54

For various reasons, sometimes the build method of my widgets is called again.

I know that it happens because a parent updated. But this causes undesired effects. A typical situation where it causes problems is when using FutureBuilder this way:

@override
Widget build(BuildContext context) {
  return FutureBuilder(
    future: httpCall(),
    builder: (context, snapshot) {
      // create some layout here
    },
  );
}

In this example, if the build method were to be called again, it would trigger another http request. Which is undesired.

Considering this, how to deal with unwanted build? It there any way to prevent build call?

89

The build method is designed in such a way that it should be pure/without side effects. This is because many external factors can trigger a new widget build, such as:

  • Route pop/push, for in/out animations
  • Screen resize, usually due to keyboard appearance or orientation change
  • Parent widget recreated its child
  • An InheritedWidget the widget depends on (Class.of(context) pattern) change

This means that the build method should not trigger an http call or modify any state.


How is this related to the question?

The problem you are facing is that your build method has side-effects/is not pure, making extraneous build call troublesome.

Instead of preventing build call, you should make your build method pure, so that it can be called anytime without impact.

In the case of your example, you'd transform your widget into a StatefulWidget then extract that HTTP call to the initState of your State:

class Example extends StatefulWidget {
  @override
  _ExampleState createState() => _ExampleState();
}

class _ExampleState extends State<Example> {
  Future<int> future;

  @override
  void initState() {
    future = Future.value(42);
    super.initState();
  }

  @override
  Widget build(BuildContext context) {
    return FutureBuilder(
      future: future,
      builder: (context, snapshot) {
        // create some layout here
      },
    );
  }
}

  • It is also possible to make a widget capable of rebuilding without forcing its children to build too.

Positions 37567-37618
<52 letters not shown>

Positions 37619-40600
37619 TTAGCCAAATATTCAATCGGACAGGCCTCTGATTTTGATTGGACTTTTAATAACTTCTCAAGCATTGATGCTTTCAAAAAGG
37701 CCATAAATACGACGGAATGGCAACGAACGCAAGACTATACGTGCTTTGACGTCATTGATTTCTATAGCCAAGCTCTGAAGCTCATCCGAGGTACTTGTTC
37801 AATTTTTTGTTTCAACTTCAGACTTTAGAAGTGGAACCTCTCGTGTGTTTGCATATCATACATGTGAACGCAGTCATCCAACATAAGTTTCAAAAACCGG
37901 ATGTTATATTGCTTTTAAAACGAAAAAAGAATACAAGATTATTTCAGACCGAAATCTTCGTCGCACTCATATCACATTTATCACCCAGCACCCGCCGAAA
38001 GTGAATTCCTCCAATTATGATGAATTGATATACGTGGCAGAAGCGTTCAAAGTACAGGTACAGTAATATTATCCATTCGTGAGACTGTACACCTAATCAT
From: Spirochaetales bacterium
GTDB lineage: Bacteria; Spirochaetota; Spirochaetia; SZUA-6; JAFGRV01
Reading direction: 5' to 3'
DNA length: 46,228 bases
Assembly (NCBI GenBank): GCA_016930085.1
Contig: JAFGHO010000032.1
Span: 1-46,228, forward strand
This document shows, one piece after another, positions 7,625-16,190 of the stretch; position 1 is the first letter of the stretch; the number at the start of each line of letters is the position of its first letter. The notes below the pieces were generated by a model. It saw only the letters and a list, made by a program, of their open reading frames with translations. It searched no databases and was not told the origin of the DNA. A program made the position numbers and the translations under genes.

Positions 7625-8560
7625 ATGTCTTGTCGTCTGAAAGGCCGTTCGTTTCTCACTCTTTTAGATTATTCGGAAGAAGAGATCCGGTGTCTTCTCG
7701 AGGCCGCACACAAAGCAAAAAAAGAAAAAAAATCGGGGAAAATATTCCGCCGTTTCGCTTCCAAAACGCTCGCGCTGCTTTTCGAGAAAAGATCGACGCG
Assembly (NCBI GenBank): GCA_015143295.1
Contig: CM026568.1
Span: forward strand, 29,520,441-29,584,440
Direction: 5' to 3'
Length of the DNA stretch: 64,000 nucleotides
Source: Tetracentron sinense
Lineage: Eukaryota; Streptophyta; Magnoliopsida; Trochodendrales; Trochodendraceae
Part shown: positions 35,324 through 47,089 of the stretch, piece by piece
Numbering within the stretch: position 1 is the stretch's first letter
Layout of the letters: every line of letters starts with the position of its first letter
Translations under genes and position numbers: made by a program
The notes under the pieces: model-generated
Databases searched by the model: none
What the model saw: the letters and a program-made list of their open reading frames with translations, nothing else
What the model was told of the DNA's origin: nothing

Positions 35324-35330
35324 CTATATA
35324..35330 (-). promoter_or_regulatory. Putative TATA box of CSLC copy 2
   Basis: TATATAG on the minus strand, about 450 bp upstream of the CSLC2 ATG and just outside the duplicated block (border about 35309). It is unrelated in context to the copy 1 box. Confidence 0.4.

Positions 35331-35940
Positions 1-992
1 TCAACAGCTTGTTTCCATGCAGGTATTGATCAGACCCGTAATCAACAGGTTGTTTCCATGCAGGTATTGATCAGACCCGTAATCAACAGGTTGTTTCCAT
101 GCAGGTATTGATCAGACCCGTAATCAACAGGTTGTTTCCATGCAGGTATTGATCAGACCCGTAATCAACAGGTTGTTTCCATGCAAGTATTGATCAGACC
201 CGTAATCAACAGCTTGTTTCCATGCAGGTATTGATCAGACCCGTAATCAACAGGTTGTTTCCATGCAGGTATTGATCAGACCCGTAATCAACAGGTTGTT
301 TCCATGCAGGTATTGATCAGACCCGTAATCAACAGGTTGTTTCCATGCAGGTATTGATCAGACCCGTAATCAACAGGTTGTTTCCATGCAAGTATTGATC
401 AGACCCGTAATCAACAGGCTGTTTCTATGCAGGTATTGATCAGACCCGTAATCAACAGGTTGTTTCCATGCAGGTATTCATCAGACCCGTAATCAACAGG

When the instance of a widget stays the same; Flutter purposefully won't rebuild children. It implies that you can cache parts of your widget tree to prevent unnecessary rebuilds.

The easiest way is to use dart const constructors:

@override
Widget build(BuildContext context) {
  return const DecoratedBox(
    decoration: BoxDecoration(),
    child: Text("Hello World"),
  );
}

Thanks to that const keyword, the instance of DecoratedBox will stay the same even if build were called hundreds of times.

But you can achieve the same result manually:

@override
Widget build(BuildContext context) {
  final subtree = MyWidget(
    child: Text("Hello World")
  );

  return StreamBuilder<String>(
    stream: stream,
    initialData: "Foo",
    builder: (context, snapshot) {
      return Column(
        children: <Widget>[
          Text(snapshot.data),
          subtree,
        ],
      );
    },
  );
}

In this example when StreamBuilder is notified of new values, subtree won't rebuild even if the StreamBuilder/Column do. It happens because thanks to the closure, the instance of MyWidget didn't change.

This pattern is used a lot in animations. Typical users are AnimatedBuilder and all *Transition such as AlignTransition.

You could also store subtree into a field of your class, although less recommended as it breaks hot-reload.

  • Could you explain why storing subtree in a class field breaks hot-reload? – mFeinstein Mar 14 at 4:27
  • 2
    A problem I am having with StreamBuilder is that when the keyboard appears the screen changes, so routes have to be rebuilt. So StreamBuilder is rebuilt and a new StreamBuilder is created and it subscribes to the stream. When a StreamBuilder subscribes to a stream, snapshot.connectionState becomes ConnectionState.waiting which makes my code return a CircularProgressIndicator, and then snapshot.connectionState changes when there's data, and my code will return a different widget, which makes the screen flicker with different stuff. – mFeinstein Mar 14 at 4:56
  • Is placing the StreamBuilder in an outside variable the only solution? – mFeinstein Mar 14 at 4:56
  • 1
    I decided to make a StatefulWidget, subscribe to the stream on initState() and set the currentWidget with setState() as the stream sends new data, passing currentWidget to the build() method. Is it there a better solution? – mFeinstein Mar 14 at 5:33
  • 1
    Uh, saying that a build should not call an HTTP method completely defeats the very practical example of a FutureBuilder. – TheGeekZn Jun 17 at 12:28

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